By John Stevenson
In recent years, many Fortune 500 companies have joined the social media community. Websites like Facebook and Twitter have undoubtedly “disrupted” the corporate world, especially those corporations who historically dealt more with businesses and suppliers rather than smartphone-wielding consumers.
However, International Paper’s (IP) activity on social media was mostly nonexistent, aside from a Twitter feed of job postings and a few pages for the company’s consumer-oriented brands. That changed in 2013, when the global leader in paper and packaging began a years-in-the-making launch of its companywide Facebook, Twitter and YouTube pages.
I joined IP’s marketing and communications team as an intern in January 2013 and was privileged to witness and assist with the development and execution of the Fortune 125 company’s social media rollout.
But why now? Why in 2013, years after the social media boom, did IP decide to plunge into the virtual domain of tweets, hashtags and timelines?
Consumers and businesses’ perception of the paper industry is complex, especially in regards to the environment. Unfortunately, numerous misconceptions exist surrounding the use of paper. These myths fuel anti-paper campaigns from entities who desire a paperless society. Since social media usage generally constitutes a two-way digital “conversation,” IP’s leaders were concerned that social media pages would give anti-paper advocates a public platform upon which to criticize the company.
But IP’s competitors were increasingly leveraging social media platforms to connect with customers and the general public.
“We needed to weigh the business value versus the potential risk,” said Jessica Savage, manager of IP’s social media initiatives and online marketing.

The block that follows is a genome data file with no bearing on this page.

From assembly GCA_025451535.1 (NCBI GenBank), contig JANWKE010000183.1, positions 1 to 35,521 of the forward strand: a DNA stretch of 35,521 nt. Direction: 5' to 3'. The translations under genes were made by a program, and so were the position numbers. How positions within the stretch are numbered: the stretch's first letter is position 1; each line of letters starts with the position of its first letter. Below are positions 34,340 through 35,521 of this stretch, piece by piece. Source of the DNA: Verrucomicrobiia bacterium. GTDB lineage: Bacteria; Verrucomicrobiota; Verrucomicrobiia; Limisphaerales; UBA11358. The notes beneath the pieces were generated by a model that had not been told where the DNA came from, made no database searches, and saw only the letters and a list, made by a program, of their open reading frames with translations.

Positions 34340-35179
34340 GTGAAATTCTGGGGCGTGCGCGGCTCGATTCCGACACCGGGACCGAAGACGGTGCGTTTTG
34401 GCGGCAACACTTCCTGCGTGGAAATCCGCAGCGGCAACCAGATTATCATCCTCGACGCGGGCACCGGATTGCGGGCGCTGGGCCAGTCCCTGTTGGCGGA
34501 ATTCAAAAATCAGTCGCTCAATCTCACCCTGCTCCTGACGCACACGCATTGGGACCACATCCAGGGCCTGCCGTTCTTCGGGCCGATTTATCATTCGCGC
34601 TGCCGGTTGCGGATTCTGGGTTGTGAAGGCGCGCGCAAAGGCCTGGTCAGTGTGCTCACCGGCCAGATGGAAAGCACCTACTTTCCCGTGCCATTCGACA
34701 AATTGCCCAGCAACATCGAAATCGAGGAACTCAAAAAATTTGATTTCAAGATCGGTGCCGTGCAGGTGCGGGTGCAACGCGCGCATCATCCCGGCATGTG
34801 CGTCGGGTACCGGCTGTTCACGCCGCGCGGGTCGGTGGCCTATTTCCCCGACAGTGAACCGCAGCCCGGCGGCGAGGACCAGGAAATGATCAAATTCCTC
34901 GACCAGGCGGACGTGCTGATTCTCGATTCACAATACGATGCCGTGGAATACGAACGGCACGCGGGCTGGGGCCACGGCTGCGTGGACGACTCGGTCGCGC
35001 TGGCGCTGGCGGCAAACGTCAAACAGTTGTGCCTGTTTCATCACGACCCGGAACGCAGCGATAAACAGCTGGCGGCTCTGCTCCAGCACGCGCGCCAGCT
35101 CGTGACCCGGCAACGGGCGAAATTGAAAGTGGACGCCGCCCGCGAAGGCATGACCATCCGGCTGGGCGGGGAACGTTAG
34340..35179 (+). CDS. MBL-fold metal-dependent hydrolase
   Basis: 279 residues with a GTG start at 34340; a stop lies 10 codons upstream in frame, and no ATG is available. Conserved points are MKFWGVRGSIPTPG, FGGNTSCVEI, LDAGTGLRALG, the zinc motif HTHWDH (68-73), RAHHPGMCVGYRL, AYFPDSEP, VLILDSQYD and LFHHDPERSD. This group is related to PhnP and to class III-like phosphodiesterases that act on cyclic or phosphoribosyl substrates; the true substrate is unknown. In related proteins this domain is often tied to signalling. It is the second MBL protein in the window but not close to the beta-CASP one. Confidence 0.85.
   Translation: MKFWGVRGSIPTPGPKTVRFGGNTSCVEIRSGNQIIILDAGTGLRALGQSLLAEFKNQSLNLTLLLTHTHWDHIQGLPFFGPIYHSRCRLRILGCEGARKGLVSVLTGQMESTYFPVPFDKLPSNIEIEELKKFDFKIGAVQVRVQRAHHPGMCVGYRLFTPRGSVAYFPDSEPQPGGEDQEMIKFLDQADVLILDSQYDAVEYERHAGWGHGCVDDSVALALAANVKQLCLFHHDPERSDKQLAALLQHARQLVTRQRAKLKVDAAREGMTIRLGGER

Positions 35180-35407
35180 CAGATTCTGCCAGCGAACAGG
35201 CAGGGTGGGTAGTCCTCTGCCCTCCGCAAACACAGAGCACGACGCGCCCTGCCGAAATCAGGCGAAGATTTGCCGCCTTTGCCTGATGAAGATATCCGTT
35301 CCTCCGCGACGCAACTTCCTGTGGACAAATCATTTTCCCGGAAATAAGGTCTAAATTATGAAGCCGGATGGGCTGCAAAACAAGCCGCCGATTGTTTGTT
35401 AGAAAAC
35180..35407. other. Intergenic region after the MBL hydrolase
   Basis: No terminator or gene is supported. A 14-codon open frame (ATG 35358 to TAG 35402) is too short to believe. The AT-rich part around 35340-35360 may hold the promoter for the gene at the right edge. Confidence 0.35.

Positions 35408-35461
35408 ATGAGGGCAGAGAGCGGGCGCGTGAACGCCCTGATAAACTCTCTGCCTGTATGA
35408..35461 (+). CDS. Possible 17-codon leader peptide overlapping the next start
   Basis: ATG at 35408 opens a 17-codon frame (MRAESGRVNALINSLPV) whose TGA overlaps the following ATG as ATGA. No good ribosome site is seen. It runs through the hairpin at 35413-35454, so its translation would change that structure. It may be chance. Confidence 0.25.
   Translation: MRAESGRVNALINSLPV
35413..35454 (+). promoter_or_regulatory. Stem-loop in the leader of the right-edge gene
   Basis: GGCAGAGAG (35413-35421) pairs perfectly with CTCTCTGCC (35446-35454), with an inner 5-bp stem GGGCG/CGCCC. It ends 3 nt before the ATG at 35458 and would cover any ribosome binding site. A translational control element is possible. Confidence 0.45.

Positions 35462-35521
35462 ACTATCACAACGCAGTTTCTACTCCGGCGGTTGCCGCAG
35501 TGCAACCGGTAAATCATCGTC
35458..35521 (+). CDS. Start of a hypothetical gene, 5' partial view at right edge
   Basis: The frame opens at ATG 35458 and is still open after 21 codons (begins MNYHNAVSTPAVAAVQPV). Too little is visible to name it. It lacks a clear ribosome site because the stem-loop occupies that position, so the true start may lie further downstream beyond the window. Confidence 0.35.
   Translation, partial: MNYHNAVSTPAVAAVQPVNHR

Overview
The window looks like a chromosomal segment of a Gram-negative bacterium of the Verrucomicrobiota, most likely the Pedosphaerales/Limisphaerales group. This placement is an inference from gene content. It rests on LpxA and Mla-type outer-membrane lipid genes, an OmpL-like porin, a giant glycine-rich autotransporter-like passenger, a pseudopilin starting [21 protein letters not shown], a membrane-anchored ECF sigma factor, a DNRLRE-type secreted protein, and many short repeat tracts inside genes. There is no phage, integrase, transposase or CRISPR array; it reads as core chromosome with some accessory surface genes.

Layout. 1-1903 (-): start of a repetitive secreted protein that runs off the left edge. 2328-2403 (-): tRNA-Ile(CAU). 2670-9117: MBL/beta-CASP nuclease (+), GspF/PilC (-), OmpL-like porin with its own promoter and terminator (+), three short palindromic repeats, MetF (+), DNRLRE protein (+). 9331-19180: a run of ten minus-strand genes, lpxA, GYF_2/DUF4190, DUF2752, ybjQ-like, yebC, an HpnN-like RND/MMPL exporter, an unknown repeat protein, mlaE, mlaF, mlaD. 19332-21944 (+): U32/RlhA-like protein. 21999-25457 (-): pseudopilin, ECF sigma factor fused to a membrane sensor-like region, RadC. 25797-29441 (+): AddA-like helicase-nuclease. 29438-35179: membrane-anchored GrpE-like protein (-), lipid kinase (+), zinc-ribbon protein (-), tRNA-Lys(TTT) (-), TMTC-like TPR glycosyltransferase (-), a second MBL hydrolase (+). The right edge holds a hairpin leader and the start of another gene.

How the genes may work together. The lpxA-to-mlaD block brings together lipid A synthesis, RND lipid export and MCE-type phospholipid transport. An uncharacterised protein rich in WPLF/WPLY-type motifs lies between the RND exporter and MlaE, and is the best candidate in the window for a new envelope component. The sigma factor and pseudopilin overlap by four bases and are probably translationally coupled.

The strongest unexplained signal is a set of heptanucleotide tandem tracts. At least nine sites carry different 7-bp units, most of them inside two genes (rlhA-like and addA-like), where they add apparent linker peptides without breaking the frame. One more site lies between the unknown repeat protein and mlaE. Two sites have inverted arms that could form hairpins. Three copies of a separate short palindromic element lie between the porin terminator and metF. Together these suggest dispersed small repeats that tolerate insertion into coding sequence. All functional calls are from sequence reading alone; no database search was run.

She began researching and learning about social media trends and best practices so that she could educate others at IP who did not see how something containing the word “social” could benefit a “business.”
Savage understood leaders’ wariness. However, she reminded them that the company “had to be okay with people saying negative things on [IP’s] social media pages” and that those messages “did not mean that [IP was] a bad company.”
“We had to provide education around the business application,” she said. “We showed them what other businesses were doing with social media.”
With extensive research and data from inside and outside of the company, IP’s social media team demonstrated how these tools could benefit the primarily business-to-business company.
“Eventually, we all felt the value did outweigh the potential for negativity or risk,” Savage said.
While social media pages would give paper-use critics a platform to voice their dislike of IP, those pages would give IP an opportunity to respond publically with fact and tact.
But IP had to be prepared to talk back. In a social-media brainstorming meeting in mid-2013, I recall one of my supervisors reminding the team that we could not respond to heated messages solely with fact. Fortunately, IP is a green-thinking business with an increasing focus on sustainability. The company has an abundance of facts and data to support their Earth-friendly efforts.
However, responding to a passionate (and upset) opponent of paper-use with mind-numbing data or statistics would not reflect the company’s investment in the environment. Therefore, IP’s social media team developed a strategy for responding to potential anti-paper messages.
In addition to telling IP’s sustainability story, Savage named the recruiting of young talent as an added bonus to IP’s social media accounts. She said that many young professionals are “looking for a company to be on social media.”
She added that IP’s social media pages also allow the company to share news items that are not “press-release worthy,” but still merit attention. She says Facebook and Twitter provide a great outlet for those “mid-level stories.”
Rather than simply avoid uncontrollable criticism on these public social media platforms, IP has put its best minds on the task of constructing a smart and thorough social media strategy that leverages the company’s respected name and brand in the digital world.
Savage notes that IP is rolling out its social media slowly and carefully, and that there is still much to do in this new digital frontier.
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